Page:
Game Notes (PDF)
COOKEVILLE, Tenn. - The Tennessee Tech men's basketball team has no easy task in front of it as it prepares the tip-off of the 2009-10 season. Tech will face off against No. 18 Minnesota on Nov. 13 at 7 p.m., the first of five games against 2009 NCAA tournament teams for the Golden Eagles. The game will be televised nationally on the Big Ten Network, and can be purchased online at BigTenNetwork.com for $2.99.
For Tennessee Tech head coach Mike Sutton, there will be a familiar face on the opposing bench. Sutton was an assistant for Golden Gopher head coach Tubby Smith from 1994-2002 at Tulane, Georgia and Kentucky.
"The opportunities I've had in this business, he is responsible for that," Sutton said. "I have learned a lot from him, and I continue to learn a lot from him."
In addition to facing Minnesota and Morehead State twice, Tech's opponents from last year's NCAA tournament include No. 1 Kansas (Nov. 27) and Memphis (Nov. 20).
"Our kids are excited about these opportunities," Sutton said. "It gives our guys the opportunity to play against high-level NBA draft prospects."
With eight letter-winners returning from a season ago, the Golden Eagles bring a host of experience and talent back to the court for the 2009-10 season, the eighth under Sutton. But Tech is still one of the youngest teams in the OVC with a bright future ahead.
Leading the way is a trio of seniors - Will Barnes, Frank Davis and Elijah Cunningham-Muhammad - who will anchor Tech's backcourt.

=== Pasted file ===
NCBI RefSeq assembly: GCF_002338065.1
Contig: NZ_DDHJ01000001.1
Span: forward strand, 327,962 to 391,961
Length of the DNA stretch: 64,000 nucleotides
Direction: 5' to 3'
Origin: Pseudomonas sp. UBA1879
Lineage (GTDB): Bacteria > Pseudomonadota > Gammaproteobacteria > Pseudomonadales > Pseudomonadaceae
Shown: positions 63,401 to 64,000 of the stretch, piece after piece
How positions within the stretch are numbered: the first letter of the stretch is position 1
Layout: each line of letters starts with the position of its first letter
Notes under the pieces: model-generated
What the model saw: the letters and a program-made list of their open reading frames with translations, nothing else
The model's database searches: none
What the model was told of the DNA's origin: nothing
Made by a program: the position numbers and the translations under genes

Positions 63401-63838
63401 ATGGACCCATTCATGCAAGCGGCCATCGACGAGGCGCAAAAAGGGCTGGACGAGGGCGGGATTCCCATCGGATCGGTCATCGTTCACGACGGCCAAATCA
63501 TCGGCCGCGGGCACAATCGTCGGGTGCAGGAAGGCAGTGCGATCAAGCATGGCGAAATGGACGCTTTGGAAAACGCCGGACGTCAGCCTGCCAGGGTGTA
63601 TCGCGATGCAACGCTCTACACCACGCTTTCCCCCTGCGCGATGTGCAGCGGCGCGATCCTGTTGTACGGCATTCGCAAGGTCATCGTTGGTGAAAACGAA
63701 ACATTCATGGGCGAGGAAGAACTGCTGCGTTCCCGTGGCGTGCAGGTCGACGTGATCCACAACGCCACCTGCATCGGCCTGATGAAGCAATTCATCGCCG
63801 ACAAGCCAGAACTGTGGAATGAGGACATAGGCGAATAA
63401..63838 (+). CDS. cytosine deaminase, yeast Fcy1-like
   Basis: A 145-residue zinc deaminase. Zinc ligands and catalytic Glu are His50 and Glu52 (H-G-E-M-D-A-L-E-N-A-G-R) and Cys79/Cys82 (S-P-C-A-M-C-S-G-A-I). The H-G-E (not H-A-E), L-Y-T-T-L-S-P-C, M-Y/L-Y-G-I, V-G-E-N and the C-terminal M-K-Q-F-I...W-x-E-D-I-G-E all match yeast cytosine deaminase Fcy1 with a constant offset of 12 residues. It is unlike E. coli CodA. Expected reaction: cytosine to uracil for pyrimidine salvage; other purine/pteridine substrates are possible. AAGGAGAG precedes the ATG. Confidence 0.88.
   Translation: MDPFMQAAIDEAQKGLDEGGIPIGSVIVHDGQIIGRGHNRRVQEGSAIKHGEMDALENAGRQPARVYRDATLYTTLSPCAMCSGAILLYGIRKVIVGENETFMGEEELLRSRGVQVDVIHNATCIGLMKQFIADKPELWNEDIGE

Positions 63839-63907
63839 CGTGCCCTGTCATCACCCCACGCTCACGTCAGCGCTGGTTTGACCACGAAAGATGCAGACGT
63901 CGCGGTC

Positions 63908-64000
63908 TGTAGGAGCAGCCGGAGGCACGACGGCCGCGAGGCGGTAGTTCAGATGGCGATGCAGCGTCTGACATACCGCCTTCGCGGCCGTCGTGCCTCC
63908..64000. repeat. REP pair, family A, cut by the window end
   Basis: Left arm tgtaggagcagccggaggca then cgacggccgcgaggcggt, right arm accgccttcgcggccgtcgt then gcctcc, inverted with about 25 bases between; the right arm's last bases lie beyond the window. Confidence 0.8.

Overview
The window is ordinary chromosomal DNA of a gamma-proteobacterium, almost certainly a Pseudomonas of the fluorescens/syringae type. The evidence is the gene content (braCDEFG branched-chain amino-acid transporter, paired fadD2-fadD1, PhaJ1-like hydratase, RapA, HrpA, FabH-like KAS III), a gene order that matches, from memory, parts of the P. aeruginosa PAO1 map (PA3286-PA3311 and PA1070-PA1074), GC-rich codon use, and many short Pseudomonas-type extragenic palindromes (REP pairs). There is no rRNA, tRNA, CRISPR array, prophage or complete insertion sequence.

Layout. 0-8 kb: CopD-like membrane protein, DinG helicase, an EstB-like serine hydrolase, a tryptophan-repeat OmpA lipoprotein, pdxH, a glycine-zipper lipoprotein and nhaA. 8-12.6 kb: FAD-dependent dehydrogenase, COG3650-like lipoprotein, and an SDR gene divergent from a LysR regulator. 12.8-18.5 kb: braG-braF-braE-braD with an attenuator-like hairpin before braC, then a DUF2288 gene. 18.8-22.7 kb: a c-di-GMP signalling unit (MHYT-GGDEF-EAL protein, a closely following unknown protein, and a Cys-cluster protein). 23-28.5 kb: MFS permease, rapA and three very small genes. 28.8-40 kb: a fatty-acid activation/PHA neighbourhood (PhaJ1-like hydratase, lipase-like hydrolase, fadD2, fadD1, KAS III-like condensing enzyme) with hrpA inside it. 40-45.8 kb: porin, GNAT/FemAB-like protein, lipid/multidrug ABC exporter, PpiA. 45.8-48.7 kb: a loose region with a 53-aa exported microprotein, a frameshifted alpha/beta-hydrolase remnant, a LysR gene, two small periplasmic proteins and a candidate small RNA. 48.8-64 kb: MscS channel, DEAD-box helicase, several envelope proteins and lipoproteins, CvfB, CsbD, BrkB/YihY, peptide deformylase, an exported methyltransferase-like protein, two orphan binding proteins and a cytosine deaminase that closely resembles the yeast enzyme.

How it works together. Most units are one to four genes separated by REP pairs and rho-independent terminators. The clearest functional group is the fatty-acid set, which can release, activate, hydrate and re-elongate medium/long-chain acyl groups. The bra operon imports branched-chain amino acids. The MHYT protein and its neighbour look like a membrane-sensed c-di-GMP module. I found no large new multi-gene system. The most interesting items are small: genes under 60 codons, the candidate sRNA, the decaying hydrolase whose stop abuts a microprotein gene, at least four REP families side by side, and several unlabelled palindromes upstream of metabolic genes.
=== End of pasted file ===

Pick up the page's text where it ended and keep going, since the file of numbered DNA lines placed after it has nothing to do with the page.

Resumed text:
Barnes and Davis will each be playing their fourth year as a Golden Eagle, and have already left their mark on the program. Barnes has averaged 6.8 points-per-game throughout his career at Tech, including a career-high 9.8 ppg last season. He is 25th on Tech's all-time assists list with 163 helpers in his career, and is the Golden Eagles reigning offensive MVP. Davis is on pace to set Tech's career record in three-pointers made. With 163 entering the 2009-10 season he needs just 47 to tie the record of 210 held by Josh Heard. Davis made 76 three-pointers a season ago, and 67 as a sophomore in 2007-08.
Tech will also bring back junior Alfred Jones, and sophomores Kevin Murphy, Zach Bailey, Bassey Inameti and Riley Hunley. Murphy earned Ohio Valley Conference all-newcomer honors and Tech's Most Improved Player award last season, and is poised for an all-conference caliber season in 2009-10. Bailey was Tech's best defensive player as a freshman last season, and Inameti played in all 30 games, making seven starts in his freshman campaign.
The experienced upperclassmen will be joined by a talented group of newcomers. Tech's three incoming freshmen include Terrell Barnes and Jud Dillard, who were high school teammates at Riverdale High School in Riverdale, Ga. Nearby Livingston, Tenn., native Chase Dunn, an explosive scorer with all-around talent, and redshirt-freshman Charles Newton round out the freshman class.
Byron Pickens, a junior transfer from Mineral Area Community College in Missouri and junior Zac Swansey, a transfer from the University of Georgia are also new to the Golden Eagle squad. Swansey will sit out the 2009-10 season due to NCAA transfer rules before finishing his final two years of eligibility as a Golden Eagle.
"I like our kids, and I like our team," Tennessee Tech head coach Mike Sutton said. "We won't be as big, but I think we'll be a little more athletic, a little better handling the ball, and I think we'll be an exciting team to watch with the kind of young people that we have, so I'm really excited about this year's team."
The Golden Eagles were picked to finish seventh in the OVC by the league's head coaches and Sports Information Directors, but the team has higher expectations for itself.